The No. 1 Worst Thing You Can Do When Talking to Someone

Now that we know coronavirus spreads through the air, here's how you should be talking to people.

The coronavirus outbreak has us rethinking the way we do nearly everything, including the manner in which we talk to people. We now know that a simple face-to-face conversation can be a dangerously easy way to spread the virus, "given that a person might expel 200 viral particles a minute through speech," The New York Times reports. So what's the worst thing you can do when you're talking to someone? Stand directly in front of them, according to Seema Lakdawala, PhD, a flu transmission researcher at the University of Pittsburgh.

When talking face to face with someone, you're putting yourself in the direct line of the plumes of breath that come out of that person's mouth when they speak. As a result, Lakdawala tells NPR, it's best to turn away from people when you talk to them to avoid contracting or transmitting the coronavirus. "If there's any scenario where I'm face to face, with someone, I move my head off-center so I'm no longer inhaling that direct plume," she says.

To remember to do that, Lakdawala says to avoid making direct eye contact with people, which can admittedly be awkward. But, she explains, "It's not just about protecting myself, but also about protecting other people."

Asian middle aged people wearing mask and keep social distancing to avoid the spread of COVID-19

Though there's long been debate about the topic, medical and public health researchers now understand that COVID-19 can spread via aerosolized droplets. These tiny droplets spread when someone coughs, sneezes, or even talks loudly or sings, which is why there are a number of COVID outbreaks linked to places like choir practices and loud bars.

A May study published in the Proceedings of the National Academy of Sciences of the United States of America reveals that the mere act of talking can transmit thousands of COVID-19 droplets into the air every second. And worse, those droplets are still detectable in the air for up to 14 minutes after the conversation has ended.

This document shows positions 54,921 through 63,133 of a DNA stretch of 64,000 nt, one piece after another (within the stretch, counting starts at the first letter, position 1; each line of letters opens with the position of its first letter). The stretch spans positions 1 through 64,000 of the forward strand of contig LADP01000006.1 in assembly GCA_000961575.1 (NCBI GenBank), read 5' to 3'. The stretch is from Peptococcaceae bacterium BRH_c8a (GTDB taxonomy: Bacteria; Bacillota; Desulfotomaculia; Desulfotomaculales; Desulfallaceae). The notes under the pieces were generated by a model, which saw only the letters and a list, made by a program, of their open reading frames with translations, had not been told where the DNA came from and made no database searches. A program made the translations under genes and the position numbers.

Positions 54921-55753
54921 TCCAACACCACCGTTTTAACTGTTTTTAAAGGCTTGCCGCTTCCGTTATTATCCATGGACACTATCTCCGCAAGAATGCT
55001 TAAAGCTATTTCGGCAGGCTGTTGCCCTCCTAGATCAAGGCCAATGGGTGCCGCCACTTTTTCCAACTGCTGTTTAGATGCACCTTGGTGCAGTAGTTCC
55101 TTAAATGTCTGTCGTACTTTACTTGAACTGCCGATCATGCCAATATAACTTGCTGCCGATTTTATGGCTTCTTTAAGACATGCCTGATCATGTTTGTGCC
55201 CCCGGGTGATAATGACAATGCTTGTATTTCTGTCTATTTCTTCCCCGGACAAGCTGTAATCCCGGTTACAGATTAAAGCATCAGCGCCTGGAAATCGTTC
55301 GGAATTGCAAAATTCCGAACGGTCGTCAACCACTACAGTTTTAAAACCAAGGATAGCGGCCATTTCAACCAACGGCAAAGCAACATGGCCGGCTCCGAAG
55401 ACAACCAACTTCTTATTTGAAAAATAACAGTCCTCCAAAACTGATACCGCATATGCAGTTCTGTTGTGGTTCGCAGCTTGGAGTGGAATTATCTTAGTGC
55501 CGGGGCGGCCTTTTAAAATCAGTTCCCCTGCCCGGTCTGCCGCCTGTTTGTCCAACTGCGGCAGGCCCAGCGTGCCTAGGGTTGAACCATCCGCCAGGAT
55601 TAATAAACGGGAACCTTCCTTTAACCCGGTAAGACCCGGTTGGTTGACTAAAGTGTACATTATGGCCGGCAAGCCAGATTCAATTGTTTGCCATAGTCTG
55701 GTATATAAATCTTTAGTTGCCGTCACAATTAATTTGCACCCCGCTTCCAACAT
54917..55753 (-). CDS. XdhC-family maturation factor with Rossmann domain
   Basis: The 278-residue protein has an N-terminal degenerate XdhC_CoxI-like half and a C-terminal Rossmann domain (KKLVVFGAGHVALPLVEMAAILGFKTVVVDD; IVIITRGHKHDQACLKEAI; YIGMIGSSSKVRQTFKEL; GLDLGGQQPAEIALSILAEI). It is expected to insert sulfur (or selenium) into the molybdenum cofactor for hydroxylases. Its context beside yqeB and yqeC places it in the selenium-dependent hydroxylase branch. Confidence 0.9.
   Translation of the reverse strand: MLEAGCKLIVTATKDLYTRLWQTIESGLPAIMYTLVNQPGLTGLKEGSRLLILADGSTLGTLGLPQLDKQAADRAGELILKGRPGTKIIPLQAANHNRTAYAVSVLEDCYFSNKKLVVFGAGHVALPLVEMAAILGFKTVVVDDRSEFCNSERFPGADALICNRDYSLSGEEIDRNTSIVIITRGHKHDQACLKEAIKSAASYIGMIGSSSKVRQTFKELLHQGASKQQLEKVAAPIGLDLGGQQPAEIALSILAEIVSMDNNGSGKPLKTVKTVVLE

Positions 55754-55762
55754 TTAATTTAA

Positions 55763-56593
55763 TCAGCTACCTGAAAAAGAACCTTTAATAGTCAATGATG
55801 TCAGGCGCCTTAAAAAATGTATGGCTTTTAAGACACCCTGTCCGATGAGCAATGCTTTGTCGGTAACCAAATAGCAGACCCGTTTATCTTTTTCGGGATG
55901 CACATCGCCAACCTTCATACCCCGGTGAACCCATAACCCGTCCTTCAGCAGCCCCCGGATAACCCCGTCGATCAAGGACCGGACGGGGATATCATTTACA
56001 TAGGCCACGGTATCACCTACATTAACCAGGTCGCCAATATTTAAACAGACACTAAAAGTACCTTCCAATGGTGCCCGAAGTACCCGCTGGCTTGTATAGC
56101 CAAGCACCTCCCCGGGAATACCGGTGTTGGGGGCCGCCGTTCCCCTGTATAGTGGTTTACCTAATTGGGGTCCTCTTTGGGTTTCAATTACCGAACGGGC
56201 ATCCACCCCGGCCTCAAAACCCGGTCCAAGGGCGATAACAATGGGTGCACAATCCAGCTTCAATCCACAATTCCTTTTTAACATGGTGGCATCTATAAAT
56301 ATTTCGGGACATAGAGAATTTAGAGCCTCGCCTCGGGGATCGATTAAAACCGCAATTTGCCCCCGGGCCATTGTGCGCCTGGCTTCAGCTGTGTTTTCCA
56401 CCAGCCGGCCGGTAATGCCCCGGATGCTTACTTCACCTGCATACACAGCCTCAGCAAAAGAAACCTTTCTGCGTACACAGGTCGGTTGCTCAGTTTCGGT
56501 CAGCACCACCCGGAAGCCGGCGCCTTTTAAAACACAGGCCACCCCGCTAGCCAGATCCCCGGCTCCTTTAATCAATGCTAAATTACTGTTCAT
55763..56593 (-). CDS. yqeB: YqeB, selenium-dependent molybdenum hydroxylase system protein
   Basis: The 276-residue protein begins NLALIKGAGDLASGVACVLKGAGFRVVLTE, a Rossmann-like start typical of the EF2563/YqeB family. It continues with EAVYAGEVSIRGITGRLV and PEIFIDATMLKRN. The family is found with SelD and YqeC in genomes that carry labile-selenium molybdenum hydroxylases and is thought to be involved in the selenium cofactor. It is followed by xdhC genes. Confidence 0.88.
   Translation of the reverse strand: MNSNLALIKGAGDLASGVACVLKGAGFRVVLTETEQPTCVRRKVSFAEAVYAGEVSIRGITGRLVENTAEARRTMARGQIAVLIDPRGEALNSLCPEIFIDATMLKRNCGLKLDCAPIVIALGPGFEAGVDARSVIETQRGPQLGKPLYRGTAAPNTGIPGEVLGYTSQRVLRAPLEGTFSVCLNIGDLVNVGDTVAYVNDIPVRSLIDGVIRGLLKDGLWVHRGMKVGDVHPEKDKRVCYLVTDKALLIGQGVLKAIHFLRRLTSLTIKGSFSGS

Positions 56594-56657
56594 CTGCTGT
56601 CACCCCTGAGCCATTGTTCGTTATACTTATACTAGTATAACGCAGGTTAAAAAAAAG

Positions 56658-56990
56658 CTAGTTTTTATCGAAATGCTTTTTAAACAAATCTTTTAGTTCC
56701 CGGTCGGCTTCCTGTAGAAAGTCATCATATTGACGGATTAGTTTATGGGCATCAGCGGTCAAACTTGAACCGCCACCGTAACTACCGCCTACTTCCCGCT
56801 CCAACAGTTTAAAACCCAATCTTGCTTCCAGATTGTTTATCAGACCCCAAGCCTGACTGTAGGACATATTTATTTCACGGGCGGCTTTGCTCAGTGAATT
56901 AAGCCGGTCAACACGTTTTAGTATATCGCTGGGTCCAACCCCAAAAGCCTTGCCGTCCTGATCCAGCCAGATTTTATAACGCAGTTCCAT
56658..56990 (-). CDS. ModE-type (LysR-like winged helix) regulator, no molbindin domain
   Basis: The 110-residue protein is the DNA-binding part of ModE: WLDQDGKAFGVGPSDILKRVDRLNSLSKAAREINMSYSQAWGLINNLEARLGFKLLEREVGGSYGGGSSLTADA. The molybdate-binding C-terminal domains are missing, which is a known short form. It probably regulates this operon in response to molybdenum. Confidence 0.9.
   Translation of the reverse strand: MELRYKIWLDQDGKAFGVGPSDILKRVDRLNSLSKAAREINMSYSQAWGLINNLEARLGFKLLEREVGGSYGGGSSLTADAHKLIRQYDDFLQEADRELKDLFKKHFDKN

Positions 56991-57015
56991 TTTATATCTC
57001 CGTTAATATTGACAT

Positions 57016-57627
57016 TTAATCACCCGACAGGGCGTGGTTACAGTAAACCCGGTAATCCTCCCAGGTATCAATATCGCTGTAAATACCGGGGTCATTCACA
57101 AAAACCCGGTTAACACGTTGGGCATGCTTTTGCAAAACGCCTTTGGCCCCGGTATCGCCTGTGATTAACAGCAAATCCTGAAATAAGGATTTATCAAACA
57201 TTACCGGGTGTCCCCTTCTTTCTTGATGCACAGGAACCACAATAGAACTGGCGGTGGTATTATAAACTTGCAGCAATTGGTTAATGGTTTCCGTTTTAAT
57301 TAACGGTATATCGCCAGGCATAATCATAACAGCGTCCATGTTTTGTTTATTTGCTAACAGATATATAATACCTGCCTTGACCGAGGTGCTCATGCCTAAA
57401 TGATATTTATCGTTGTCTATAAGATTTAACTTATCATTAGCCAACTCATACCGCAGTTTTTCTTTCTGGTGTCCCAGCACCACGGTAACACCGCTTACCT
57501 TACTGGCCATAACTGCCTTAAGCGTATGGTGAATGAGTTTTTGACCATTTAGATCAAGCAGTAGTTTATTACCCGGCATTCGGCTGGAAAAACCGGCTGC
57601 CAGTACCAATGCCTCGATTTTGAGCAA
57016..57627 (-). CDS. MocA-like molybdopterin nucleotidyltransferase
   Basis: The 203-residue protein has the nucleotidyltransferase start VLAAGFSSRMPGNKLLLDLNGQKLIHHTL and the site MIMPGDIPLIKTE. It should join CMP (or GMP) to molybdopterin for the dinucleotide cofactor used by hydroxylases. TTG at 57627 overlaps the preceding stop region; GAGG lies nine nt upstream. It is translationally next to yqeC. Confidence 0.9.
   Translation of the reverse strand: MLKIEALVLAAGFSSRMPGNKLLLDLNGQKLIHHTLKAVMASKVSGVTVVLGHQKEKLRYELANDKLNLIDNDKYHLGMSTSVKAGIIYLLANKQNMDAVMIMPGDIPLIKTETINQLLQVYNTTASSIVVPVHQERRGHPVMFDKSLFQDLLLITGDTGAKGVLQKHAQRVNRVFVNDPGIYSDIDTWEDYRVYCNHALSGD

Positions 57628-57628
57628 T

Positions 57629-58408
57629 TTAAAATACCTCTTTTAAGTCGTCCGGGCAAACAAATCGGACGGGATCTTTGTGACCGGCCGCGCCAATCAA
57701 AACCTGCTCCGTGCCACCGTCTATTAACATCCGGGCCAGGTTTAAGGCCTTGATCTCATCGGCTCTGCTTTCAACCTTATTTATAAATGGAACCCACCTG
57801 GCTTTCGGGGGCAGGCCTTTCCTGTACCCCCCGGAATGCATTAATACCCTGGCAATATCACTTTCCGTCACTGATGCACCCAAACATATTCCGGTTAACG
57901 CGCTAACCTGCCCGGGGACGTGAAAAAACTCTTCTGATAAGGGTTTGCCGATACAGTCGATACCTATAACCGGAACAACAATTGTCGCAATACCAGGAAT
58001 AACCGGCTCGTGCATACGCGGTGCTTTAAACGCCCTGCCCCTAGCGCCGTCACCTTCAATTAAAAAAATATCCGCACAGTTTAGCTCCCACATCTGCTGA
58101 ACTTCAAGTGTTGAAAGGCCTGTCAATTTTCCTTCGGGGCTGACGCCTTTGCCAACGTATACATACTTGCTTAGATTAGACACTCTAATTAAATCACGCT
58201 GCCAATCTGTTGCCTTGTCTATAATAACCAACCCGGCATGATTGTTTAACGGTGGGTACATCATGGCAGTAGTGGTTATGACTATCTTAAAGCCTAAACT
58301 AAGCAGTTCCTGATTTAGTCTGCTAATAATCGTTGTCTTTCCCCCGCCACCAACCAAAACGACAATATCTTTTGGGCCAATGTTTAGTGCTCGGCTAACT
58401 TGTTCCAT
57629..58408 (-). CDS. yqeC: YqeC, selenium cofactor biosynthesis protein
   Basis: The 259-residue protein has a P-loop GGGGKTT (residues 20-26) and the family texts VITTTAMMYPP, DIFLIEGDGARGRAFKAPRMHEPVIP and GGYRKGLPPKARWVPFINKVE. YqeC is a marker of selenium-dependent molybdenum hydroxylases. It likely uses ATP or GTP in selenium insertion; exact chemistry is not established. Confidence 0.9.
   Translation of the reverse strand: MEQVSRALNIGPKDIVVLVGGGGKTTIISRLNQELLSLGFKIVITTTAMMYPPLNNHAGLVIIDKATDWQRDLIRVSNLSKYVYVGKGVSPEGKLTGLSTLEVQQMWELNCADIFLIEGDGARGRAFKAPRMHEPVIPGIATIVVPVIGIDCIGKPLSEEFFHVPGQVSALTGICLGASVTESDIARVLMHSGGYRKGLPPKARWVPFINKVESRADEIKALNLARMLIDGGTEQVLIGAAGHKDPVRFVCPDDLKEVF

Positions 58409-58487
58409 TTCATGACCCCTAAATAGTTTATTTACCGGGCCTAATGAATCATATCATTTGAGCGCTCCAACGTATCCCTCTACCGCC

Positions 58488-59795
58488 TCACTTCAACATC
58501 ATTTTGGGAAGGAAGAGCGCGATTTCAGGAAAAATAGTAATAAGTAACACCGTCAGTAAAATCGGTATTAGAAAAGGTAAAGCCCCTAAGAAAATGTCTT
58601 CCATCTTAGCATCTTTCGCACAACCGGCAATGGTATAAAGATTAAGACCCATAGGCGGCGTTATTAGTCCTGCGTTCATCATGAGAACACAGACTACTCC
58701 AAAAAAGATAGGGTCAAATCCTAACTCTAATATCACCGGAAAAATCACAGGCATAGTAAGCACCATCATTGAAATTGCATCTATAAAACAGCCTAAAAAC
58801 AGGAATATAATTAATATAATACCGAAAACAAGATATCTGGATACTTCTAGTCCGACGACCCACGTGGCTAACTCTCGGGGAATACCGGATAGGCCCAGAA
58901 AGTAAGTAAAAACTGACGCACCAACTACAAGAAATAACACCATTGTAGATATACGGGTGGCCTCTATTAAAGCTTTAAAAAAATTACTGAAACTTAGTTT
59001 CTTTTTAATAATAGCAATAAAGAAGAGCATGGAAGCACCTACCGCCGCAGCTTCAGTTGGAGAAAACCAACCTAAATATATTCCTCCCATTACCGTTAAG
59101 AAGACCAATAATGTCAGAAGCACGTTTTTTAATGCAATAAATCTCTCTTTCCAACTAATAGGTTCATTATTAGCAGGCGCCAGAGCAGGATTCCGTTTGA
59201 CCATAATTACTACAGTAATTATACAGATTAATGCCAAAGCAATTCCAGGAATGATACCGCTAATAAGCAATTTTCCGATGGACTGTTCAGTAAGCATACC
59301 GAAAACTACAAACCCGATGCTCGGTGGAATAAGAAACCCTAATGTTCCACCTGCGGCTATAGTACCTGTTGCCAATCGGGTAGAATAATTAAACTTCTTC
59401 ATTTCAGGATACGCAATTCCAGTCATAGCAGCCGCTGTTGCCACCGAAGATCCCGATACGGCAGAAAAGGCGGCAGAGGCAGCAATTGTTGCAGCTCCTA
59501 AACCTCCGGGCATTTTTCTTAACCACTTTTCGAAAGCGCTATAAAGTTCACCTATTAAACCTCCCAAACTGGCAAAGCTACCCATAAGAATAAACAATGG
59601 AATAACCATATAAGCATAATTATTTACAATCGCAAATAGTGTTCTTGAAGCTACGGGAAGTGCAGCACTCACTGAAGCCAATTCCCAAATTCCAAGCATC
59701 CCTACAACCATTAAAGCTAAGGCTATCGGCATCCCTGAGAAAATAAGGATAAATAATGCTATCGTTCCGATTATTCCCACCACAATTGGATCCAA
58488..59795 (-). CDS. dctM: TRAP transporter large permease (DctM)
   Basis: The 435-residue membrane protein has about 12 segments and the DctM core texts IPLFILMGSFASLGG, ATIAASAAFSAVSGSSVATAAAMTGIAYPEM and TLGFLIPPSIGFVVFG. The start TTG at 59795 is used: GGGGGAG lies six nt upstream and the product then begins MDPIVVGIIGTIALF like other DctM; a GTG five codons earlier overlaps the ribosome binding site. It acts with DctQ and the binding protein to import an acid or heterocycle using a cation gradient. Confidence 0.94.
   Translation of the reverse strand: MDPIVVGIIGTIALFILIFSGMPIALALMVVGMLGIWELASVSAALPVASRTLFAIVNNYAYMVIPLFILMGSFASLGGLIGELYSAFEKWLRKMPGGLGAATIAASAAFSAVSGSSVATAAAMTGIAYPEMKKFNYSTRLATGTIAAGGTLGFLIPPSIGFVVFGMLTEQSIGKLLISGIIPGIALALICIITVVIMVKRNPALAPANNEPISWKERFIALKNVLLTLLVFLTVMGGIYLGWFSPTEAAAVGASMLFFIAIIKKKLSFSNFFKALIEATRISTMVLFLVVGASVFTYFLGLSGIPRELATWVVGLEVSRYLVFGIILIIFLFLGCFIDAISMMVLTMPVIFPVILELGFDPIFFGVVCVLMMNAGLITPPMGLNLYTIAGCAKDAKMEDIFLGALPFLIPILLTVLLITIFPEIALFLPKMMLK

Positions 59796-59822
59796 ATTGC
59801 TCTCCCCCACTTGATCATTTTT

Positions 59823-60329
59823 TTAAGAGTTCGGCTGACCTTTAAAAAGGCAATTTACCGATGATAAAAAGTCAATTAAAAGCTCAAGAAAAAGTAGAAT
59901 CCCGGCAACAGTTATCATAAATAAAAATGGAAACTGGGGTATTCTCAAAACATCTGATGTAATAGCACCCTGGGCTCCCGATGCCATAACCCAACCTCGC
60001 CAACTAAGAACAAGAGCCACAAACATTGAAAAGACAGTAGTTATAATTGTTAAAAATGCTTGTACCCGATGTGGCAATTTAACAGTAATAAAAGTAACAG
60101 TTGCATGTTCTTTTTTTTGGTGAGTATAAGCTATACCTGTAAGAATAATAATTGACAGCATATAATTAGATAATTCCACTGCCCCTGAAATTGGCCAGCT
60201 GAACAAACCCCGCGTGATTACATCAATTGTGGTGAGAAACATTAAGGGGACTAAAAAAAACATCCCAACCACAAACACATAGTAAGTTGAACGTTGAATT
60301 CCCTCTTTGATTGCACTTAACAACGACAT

So it stands to reason that, if you find yourself talking face to face with someone, it is best to look away to make sure the person with whom you are chatting is not directly in front of your mouth and you're not directly in front of theirs, either.

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Of course, you should also be wearing a face covering during any in-person interactions with people outside of your household, maintaining six feet of distance, and keeping conversations outdoors and under 15 minutes, as much as possible. That's because, according to the Centers for Disease Control and Prevention (CDC), if you've been within six feet of an infected person for at least 15 minutes, starting from 48 hours before the infected person began feeling sick, you are considered to have been in close contact with the virus. And for more on this, check out 3 Easy Ways to Know If You've Been Exposed to Coronavirus.



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